Art review: Exhibit relates landscapes to mapping

“Map-ify” is the name of an exhibit by James Bailey examining our relation to landscape in “the context of a map and mapping.”
The show by the University of Montana at Missoula art professor runs through July 6 at ArtSpace at Untitled, 1 NE 3.
Working in multiple printmaking techniques, Bailey “represents personal data through the lens of the artist,” using grids and maps.
Diagrammatic cones seem to float through and interact with various patterns, including wood grain, in his horizontally hung “Starting Point.”
The middle section of “Missoula Nocturne” looks like a black-and-white aerial view of a river, as well as city blocks and streets, at night.
A hand reaches down through white rain drops, while a black figure with an “X” appears to be “Waiting” for something, in another print.
A “Lone Tree” provides a focal point, and “Red Clouds” drip rain, like tears, in two more intriguing, horizontal, multiple prints by Bailey.
“Two Paths” cross, but one stops abruptly, as the other leads our eye across the black-and-white horizontal picture plane in a relief collage.
Even more complex is the imagery of “Spheres,” in which two Earth-like globes share space with interlocking white funnels and wood grain-like patterns.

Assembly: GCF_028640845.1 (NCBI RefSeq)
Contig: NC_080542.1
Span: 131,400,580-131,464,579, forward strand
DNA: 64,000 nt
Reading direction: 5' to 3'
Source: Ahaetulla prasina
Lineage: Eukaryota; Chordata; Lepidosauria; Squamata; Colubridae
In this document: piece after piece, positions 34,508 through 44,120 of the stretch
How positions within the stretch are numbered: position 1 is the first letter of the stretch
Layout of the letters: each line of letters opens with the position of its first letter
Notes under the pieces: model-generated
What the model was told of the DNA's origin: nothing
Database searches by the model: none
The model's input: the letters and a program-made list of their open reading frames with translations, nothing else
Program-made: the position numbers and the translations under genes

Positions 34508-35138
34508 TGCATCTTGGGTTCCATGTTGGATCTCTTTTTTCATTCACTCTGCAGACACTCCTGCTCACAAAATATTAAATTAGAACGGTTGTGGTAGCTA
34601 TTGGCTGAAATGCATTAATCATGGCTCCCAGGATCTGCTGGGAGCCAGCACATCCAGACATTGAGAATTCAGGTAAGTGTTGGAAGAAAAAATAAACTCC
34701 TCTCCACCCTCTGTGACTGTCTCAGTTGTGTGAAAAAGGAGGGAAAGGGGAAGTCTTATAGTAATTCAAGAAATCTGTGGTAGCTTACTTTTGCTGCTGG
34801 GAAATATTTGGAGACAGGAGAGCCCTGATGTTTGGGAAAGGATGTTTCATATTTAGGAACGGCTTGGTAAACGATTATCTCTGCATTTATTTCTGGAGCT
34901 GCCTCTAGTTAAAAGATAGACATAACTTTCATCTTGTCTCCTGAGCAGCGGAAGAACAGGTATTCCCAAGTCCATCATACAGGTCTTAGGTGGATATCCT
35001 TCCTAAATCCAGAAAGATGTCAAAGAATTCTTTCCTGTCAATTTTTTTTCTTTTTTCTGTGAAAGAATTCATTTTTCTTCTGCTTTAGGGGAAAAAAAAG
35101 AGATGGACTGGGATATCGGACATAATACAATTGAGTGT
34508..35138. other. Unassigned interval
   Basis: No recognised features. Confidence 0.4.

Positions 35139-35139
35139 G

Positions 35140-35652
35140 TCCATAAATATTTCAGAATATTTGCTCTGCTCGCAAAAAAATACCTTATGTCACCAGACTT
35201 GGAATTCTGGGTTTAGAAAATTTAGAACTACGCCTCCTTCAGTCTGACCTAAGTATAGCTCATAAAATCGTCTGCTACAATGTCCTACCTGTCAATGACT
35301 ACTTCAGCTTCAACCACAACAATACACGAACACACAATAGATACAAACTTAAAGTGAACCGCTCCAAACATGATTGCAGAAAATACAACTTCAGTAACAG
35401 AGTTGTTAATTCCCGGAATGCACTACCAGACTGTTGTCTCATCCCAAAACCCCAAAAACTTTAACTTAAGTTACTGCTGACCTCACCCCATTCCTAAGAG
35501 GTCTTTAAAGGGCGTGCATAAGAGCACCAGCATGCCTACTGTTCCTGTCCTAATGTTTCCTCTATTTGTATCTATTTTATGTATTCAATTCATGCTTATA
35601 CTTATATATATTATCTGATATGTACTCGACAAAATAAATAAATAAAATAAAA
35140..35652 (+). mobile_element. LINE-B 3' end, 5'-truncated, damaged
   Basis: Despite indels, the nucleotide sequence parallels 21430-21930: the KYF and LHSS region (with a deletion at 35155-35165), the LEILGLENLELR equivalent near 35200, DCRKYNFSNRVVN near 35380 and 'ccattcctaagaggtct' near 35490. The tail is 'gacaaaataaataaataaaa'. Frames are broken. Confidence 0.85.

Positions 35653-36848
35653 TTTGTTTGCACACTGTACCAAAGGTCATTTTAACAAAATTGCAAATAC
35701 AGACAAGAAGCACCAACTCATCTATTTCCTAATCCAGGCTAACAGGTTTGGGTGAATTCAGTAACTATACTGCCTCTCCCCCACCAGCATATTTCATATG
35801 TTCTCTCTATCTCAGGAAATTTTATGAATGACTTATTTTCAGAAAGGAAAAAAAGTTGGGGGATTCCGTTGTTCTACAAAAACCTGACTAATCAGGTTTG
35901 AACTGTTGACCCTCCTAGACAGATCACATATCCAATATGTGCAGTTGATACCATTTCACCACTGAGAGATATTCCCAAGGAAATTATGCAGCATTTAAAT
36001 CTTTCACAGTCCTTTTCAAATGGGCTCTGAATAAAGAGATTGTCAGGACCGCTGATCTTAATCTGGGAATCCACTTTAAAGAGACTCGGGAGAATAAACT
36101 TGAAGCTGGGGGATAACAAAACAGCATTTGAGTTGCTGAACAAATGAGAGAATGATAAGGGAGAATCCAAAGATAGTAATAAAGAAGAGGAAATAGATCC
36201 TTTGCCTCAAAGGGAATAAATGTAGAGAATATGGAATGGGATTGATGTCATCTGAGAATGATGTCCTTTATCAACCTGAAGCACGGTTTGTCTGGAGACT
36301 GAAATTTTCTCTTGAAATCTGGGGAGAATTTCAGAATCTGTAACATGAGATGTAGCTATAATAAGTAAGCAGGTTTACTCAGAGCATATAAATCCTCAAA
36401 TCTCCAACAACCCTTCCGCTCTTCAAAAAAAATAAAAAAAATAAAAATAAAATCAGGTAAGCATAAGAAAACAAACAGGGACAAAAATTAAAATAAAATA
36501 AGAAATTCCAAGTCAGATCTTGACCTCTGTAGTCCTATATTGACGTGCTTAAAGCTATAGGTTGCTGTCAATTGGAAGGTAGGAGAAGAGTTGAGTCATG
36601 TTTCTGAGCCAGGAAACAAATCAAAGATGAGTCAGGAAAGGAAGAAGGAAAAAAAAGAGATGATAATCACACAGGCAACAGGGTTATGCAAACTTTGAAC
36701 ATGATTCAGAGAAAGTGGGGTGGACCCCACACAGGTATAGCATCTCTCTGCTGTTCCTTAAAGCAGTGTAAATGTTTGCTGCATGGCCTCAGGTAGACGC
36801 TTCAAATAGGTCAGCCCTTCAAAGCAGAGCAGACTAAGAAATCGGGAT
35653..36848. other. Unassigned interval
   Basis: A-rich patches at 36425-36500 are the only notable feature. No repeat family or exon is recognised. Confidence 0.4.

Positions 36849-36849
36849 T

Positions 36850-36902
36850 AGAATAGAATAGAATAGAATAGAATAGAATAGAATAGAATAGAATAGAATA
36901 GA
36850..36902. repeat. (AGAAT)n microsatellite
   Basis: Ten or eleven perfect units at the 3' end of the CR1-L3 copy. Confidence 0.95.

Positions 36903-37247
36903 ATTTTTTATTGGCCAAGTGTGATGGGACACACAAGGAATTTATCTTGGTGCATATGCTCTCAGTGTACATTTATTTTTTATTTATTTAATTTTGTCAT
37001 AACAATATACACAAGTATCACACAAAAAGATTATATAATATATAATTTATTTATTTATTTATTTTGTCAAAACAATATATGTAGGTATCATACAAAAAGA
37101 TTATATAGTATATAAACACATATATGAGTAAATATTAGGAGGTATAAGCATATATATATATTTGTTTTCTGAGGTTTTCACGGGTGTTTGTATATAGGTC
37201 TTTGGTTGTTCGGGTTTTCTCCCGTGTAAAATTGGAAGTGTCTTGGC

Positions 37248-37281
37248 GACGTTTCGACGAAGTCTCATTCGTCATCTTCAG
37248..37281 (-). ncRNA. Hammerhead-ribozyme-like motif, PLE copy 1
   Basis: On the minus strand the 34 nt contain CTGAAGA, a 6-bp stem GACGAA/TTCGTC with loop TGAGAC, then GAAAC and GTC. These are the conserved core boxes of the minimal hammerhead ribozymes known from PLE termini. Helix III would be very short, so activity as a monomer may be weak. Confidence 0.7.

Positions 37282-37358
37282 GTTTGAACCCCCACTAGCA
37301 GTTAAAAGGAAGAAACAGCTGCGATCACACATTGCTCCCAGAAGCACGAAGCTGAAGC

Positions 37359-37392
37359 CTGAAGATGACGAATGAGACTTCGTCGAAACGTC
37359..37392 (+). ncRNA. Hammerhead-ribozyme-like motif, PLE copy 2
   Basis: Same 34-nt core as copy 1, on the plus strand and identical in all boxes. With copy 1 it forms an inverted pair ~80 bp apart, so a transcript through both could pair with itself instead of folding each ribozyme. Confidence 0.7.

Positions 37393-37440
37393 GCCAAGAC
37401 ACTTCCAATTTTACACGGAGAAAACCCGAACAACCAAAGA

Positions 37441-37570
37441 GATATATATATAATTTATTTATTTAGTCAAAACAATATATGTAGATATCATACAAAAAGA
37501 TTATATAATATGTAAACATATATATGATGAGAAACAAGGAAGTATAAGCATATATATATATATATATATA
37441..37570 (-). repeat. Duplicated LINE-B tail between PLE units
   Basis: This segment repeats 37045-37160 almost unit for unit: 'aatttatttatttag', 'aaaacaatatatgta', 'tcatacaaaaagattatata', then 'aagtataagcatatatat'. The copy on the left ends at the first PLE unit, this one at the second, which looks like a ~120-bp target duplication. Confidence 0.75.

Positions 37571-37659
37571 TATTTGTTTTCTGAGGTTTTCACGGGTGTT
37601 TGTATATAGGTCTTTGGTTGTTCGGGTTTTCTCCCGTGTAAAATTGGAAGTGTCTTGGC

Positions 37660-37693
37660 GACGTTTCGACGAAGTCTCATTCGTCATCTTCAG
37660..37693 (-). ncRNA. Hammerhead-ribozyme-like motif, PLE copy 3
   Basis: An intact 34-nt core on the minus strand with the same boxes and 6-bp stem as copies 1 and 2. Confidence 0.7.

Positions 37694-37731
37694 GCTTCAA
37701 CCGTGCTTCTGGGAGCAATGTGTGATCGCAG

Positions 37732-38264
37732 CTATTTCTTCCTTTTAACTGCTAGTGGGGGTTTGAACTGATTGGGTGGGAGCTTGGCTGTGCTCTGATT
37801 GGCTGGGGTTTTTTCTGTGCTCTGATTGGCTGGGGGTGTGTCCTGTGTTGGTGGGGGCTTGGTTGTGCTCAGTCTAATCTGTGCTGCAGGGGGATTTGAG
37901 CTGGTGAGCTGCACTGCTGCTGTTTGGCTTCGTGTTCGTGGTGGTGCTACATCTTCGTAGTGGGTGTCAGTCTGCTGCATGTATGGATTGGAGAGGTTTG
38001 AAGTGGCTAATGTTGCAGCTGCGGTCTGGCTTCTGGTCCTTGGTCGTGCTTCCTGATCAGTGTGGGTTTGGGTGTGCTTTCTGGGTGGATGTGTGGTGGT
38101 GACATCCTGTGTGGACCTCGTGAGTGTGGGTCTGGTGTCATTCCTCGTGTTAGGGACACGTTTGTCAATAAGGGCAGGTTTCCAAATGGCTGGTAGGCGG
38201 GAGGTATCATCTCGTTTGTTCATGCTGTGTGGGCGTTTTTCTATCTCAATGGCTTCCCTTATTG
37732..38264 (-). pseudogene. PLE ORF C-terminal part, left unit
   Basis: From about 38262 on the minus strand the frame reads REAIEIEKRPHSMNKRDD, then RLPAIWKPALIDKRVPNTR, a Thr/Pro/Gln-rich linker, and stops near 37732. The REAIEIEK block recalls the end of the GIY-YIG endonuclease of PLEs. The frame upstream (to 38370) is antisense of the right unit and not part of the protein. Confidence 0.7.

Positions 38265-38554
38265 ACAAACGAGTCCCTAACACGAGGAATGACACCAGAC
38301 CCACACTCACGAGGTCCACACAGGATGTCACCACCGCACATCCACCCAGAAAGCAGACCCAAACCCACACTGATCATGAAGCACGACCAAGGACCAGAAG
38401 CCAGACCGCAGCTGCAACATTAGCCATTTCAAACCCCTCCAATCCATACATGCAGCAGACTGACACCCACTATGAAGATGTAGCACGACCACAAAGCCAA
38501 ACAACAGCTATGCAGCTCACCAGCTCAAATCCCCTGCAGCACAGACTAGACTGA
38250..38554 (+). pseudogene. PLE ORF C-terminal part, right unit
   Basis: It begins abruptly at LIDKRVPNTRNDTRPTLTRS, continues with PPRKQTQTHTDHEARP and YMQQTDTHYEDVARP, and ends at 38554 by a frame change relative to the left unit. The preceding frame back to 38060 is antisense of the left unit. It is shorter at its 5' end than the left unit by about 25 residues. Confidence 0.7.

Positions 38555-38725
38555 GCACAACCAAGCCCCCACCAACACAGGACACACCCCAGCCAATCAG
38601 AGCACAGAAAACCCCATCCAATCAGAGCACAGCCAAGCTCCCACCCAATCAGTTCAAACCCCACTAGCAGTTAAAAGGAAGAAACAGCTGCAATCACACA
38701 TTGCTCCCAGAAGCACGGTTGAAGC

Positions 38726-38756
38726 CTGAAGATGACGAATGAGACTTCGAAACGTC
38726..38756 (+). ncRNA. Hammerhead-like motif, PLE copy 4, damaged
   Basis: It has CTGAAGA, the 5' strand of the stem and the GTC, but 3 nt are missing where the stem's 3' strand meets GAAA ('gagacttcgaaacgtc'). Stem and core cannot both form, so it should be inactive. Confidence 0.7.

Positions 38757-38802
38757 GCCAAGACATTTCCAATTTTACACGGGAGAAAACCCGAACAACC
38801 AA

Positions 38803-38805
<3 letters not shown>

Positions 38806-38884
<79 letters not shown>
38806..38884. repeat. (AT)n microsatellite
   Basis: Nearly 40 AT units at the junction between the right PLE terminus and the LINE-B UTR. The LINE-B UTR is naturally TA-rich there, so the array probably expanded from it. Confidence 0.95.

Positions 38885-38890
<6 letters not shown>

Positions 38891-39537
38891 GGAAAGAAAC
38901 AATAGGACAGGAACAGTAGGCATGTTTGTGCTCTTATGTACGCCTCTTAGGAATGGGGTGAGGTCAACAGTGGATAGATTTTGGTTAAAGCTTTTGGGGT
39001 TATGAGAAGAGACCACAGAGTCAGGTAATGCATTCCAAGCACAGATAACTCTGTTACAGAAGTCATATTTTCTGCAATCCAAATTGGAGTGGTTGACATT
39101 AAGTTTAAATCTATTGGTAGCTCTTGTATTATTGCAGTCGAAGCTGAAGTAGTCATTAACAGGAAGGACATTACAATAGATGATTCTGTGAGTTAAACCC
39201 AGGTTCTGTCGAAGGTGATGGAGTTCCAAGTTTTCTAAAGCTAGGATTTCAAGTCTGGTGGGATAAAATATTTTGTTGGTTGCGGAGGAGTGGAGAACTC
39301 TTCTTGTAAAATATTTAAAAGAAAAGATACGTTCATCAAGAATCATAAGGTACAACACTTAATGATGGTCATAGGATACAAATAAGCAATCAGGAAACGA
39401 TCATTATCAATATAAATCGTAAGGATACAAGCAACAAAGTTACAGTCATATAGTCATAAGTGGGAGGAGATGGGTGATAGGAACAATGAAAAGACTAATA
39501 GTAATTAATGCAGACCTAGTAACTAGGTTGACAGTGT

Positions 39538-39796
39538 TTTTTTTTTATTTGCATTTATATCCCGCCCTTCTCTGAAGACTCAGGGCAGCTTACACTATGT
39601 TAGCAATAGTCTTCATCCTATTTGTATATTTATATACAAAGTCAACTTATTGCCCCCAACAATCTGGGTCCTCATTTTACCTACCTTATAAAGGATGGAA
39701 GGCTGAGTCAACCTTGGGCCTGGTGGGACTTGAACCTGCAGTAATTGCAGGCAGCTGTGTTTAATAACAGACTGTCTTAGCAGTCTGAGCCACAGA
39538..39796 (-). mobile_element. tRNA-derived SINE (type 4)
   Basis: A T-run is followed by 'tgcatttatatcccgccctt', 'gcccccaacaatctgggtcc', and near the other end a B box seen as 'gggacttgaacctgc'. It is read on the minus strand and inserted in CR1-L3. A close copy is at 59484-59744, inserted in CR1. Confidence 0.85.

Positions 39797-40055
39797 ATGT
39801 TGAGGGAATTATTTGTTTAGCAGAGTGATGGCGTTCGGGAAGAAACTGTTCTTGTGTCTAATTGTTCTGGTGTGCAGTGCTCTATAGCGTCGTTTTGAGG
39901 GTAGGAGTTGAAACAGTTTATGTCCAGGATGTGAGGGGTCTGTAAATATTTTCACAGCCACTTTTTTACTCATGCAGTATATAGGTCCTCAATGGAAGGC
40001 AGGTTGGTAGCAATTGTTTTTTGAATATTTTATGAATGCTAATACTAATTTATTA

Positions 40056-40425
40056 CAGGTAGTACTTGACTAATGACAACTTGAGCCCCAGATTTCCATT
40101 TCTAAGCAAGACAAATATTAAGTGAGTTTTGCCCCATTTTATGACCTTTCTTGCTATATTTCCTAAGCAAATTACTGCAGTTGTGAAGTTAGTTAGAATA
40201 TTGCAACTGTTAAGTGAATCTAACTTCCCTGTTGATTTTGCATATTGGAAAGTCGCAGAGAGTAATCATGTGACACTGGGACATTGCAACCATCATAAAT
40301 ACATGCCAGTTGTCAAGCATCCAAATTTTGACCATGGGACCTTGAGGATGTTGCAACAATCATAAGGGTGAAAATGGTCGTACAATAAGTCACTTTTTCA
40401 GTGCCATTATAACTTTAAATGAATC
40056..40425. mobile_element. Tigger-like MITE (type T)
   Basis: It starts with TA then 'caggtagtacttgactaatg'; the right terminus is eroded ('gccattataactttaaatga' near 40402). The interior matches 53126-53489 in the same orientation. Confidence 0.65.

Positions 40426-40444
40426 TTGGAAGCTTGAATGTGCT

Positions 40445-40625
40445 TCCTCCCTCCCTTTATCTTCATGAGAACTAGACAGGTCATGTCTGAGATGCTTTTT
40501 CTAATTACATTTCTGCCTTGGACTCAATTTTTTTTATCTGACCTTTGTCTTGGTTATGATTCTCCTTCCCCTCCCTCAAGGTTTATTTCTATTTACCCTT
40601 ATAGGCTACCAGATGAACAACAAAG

Known nationally and internationally, the artist, originally from Minneapolis, has shown work and print portfolios in over 300 exhibits across 35 states.
His solo show is recommended during its run.
Open free to the public, hours are from 10 a.m.Read more on NewsOK.com

“Map-ify” is the name of an exhibit by James Bailey examining our relation to landscape in “the context of a map and mapping.”

The show by the University of Montana at Missoula art professor runs through July 6 at ArtSpace at Untitled, 1 NE 3.

Working in multiple printmaking techniques, Bailey “represents personal data through the lens of the artist,” using grids and maps.

Diagrammatic cones seem to float through and interact with various patterns, including wood grain, in his horizontally hung “Starting Point.”

The middle section of “Missoula Nocturne” looks like a black-and-white aerial view of a river, as well as city blocks and streets, at night.

A hand reaches down through white rain drops, while a black figure with an “X” appears to be “Waiting” for something, in another print.

A “Lone Tree” provides a focal point, and “Red Clouds” drip rain, like tears, in two more intriguing, horizontal, multiple prints by Bailey.

“Two Paths” cross, but one stops abruptly, as the other leads our eye across the black-and-white horizontal picture plane in a relief collage.

Even more complex is the imagery of “Spheres,” in which two Earth-like globes share space with interlocking white funnels and wood grain-like patterns.

Known nationally and internationally, the artist, originally from Minneapolis, has shown work and print portfolios in over 300 exhibits across 35 states.

His solo show is recommended during its run.

Open free to the public, hours are from 10 a.m.
Read more on NewsOK.com

Read more on Newsok 

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